|Commonly Used Real Estate Terms|
Buying or selling real estate can be a tricky process. There are hundreds of commonly used terms that could make up its own language. Below are some home buying terms that you will most likely encounter when you purchase your home.
Features that enhance and add to the value or desirability of real estate. Common amenities include swimming pools, professional landscaping, gourmet kitchen and so on.
This is a schedule that outlines your loan payments for the duration of the home buying loan. It details how much of each monthly payment goes toward the principal and how much goes toward the loan interest. Initially, the bulk of your payments will be applied toward the interest.
An estimate of the value of property, made by a qualified professional called an “appraiser”.
A one-story house, cottage, or cabin.
Violation of an obligation in a contract.
A real estate professional who has acquired a higher level of training and experience than a sales agent. A minimum number of classes must be taken along with passing an exam to acquire a broker’s license. Generally they is a legal representative or a proprietor of the office. Brokers usually charge a fee or receive a commission for their services.
A set of stringent laws that control the construction of buildings, design, materials and other similar factors.
A large property complex that is divided into individual units and sold. Ownership usually includes a non-exclusive interest in certain "common properties" controlled by the condominium management.
The final procedure in a home sale in which documents are signed and recorded. This is the time when the ownership of the property is transferred.
Expenses in addition to the purchase price for buying and selling a property.
A CMA is a report that shows prices of properties that are comparable to a subject property and that were recently sold, are currently on the market or were on the market, but not sold within the listing period.
A first mortgage issued for up to 75% of the property’s appraised value or purchase price, whichever is lower.
An offer made by the seller back to the buyer altering one or several terms and/or conditions of the offer as originally written.
A legal document that conveys (transfers) ownership of a property to a buyer.
Along with an offer, buyers can make a deposit on the home to demonstrate the seriousness of the offer. When an earnest money deposit is made, it is held by an escrow until closing. It is then added to the down payment.
Funds held before closing by a third party, usually including the earnest money deposit. Future taxes and homeowners insurance, held by the mortgage company after closing, are also considered escrow.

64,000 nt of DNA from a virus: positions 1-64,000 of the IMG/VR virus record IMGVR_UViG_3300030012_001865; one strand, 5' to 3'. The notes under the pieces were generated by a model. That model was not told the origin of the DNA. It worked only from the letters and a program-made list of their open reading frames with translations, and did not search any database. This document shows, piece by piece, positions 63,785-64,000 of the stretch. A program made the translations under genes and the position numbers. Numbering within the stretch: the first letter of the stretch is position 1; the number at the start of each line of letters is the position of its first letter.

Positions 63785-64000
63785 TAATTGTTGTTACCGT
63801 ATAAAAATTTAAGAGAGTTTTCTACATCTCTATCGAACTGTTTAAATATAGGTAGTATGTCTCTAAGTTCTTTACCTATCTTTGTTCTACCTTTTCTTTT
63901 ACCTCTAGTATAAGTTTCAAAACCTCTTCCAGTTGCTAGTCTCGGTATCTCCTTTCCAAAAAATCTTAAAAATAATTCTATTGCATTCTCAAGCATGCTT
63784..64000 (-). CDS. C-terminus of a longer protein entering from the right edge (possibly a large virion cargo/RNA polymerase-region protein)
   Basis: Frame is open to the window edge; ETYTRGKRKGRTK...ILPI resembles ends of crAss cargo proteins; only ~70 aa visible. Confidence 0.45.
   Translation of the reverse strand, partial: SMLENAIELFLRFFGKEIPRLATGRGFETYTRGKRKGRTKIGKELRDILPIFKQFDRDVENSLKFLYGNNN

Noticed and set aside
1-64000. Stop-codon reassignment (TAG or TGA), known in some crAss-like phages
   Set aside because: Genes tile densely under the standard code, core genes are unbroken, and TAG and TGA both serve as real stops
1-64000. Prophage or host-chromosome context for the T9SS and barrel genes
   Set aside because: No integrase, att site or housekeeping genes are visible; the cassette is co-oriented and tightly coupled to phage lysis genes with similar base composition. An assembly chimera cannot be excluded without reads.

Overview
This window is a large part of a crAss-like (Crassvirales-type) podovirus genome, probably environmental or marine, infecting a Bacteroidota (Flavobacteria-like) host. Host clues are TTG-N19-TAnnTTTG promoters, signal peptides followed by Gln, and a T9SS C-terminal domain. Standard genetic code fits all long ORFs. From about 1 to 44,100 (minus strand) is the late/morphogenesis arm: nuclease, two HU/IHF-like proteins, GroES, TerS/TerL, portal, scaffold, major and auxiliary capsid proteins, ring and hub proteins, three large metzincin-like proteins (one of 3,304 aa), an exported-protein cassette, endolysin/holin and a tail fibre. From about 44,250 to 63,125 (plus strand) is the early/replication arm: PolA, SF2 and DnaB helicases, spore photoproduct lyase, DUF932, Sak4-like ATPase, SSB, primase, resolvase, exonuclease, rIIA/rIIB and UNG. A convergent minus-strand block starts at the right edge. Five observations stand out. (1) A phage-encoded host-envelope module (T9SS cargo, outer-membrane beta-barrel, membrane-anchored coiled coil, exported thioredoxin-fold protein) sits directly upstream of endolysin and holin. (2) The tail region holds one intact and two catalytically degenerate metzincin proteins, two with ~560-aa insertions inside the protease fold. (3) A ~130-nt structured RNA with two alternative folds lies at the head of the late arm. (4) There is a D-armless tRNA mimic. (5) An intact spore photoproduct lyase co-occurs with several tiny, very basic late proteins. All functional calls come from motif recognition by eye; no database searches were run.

This term refers to property that is being sold without a real estate agent. FSBO is also used to refer to the home owner who is selling the property.
The process after home buying is complete by which a lender repossesses and resells a property after the owner has defaulted.
Real estate that generates income or is otherwise intended for investment purposes rather than as a primary residence. It is common for investors to own multiple pieces of real estate, one of which serves as a primary residence, while the others are used to generate rental income and profits through price appreciation. The tax implications for investment real estate are often different than those for residential real estate.
Property or real estate, not including buildings or equipment that does not occur naturally. Depending on the title, land ownership may also give the holder the rights to all natural resources on the land. These may include water, plants, animal life, fossils, soil, minerals, electromagnetic features, geographical location, and geophysical occurrences.
The total value of the land, including any upgrades or improvements to the land.
Payment to the provincial government for transferring property from the seller to the buyer.
This is a legal claim that keeps the property from being sold until the lien is paid off.
An organization that collects, compiles, and distributes information about properties listed for sale by its members, who are real estate brokers. Membership isn’t open to the general public, although selected MLS data may be sold to real estate listing websites. An MLS can be local or regional.
A person with a state/provincial license to represent a buyer or a seller in a real estate transaction in exchange for commission. Most agents work for a real estate broker or realtor.
An insurance policy that protects a lender’s or owner’s interest in real estate property from assorted types of unexpected or fraudulent claims of ownership. It’s customary for the buyer to pay for the lender’s title insurance policy.
Government (usually municipal) laws that control the use of land within a jurisdiction.